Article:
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This article appeared in Writers Journal

The Writer's Dream... GOING FULL TIME

by Betty Ulrich

John PrinYou can dream about going on your own; you can make plans; but, before you take that final step, according to John Prin, Edina, Minnesota, "there comes a time when you have to decide that you're good enough to compete in the free enterprise market. When you do, you're ready for the risk involved."

It was frustration that spurred Prin to leave the security of a well-paid job. Frustration of working in an unproductive environment, with incompatible management, of being judged less by his work than his presence in the office, of working within a schedule at odds with his biological clock.

His wife was less comfortable with taking the risk than he was, however.
"And her agreement was essential," Prin says. "We had to be together in this. But I could understand her initial uncertainty. Although she'd been married to a writer for seventeen years, it had been only during the last five years that I had earned our living by writing."

His wife overcame her nervousness and agreed to the move, with the proviso that if, after six months, he couldn't make it, he would willingly go back to a permanent job. Elemental in their decision was the couple's strong religious faith.

Meanwhile, an opportunity arose for Prin to "moonlight" a job. As the offer solidified, he decided that job would be, instead, his first assignment as a full-time freelancer.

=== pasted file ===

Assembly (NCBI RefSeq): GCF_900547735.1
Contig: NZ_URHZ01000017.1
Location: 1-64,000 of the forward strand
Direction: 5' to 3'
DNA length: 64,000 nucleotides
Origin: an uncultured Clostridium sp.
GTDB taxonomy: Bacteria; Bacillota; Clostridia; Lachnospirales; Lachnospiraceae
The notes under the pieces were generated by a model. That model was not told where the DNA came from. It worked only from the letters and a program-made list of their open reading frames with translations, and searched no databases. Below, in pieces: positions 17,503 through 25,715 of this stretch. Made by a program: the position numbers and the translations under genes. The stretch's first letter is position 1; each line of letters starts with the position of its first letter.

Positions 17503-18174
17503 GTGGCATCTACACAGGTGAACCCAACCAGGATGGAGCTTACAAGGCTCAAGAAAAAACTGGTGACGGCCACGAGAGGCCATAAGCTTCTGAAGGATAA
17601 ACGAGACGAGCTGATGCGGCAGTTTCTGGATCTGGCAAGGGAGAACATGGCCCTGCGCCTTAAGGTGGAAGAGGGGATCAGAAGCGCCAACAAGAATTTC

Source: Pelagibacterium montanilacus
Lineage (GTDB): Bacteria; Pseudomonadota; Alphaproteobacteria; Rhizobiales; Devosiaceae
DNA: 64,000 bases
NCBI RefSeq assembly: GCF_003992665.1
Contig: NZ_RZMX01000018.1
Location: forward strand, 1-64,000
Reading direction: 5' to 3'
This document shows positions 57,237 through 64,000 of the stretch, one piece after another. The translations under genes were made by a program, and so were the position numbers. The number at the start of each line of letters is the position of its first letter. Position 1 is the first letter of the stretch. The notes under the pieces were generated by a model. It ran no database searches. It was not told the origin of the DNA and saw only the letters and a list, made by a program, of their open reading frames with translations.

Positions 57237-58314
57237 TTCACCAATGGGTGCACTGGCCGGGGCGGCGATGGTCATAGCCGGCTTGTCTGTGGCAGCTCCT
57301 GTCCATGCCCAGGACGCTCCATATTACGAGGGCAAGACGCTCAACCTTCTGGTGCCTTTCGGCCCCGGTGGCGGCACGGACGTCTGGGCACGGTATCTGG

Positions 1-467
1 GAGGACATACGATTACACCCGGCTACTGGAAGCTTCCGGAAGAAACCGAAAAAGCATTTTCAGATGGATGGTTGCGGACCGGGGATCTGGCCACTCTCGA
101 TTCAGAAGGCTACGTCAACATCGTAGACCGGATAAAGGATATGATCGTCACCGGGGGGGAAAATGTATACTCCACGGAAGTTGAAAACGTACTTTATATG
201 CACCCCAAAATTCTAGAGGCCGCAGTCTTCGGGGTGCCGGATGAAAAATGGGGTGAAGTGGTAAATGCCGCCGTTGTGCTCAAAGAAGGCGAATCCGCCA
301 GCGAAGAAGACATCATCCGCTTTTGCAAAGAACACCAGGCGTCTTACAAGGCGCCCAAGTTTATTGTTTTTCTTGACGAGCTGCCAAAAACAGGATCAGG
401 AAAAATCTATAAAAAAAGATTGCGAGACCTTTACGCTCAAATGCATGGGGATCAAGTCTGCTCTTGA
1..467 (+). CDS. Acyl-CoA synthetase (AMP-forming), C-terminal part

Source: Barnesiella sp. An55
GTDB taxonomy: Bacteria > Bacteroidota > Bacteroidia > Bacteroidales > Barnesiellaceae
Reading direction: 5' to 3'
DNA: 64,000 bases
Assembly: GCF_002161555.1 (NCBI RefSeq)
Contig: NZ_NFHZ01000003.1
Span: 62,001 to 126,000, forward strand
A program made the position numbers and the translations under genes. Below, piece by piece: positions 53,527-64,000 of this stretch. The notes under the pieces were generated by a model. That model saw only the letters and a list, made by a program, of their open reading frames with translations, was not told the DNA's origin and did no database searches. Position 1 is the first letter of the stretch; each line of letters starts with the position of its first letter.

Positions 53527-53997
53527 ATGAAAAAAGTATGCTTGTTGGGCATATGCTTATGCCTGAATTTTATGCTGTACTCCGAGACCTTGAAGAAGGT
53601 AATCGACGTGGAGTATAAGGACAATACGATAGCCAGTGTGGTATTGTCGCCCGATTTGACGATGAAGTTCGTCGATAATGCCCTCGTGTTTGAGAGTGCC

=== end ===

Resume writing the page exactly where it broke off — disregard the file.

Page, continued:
So, with the thin cushion of a savings account and manageable house payments ("courtesy of my father-in-law," Prin said), Prin launched his career as a full-time freelancer, giving notice at his job before he had a contract for the assignment.

Now, nine months later, things are looking good So good, in fact, that the day after our interview he was taking time from his business writing for a weeklong trip to verify some data for a novel he has been working on for two years.

His pay scale is now the same as it was when he was employed as a staff writer. "And I have gained flexibility and freedom," he says, pleasure apparent in his voice.

His assignments come from the corporate and business world and include an employee handbook, training guide, script, speech, major management article. A favorite project, done for the owner of a small business, is a sales presentation consisting of a 140-piece slide show and a brochure.

"Opportunity is out there in the marketplace", says Prin. "The whole business world is running on communication."

For those contemplating taking the same step he did, he offers this advice:

Know that you are a writer. Have a passion for writing. Some people, says Prin, have writing skills and move words around on paper, but they aren't really writers. "Unless you can generate thoughts," he says, "and the expression of those thoughts, and unless you must express yourself and are not satisfied until some form of that is taking place, I don't know what your chances would be."

Get staff experience if you can. "I have acquaintances who are freelancers," Prin says, "but they don't pull in a livelihood. You have a better chance to succeed if you become aware of how many different kinds of writing there are annual reports, ghost memos for executives, interviews, video scripts, news releases, all kinds of stuff. There must be fifteen or twenty kinds of writing that businesses use every single day."

Be aware that full-time freelancing has two facets: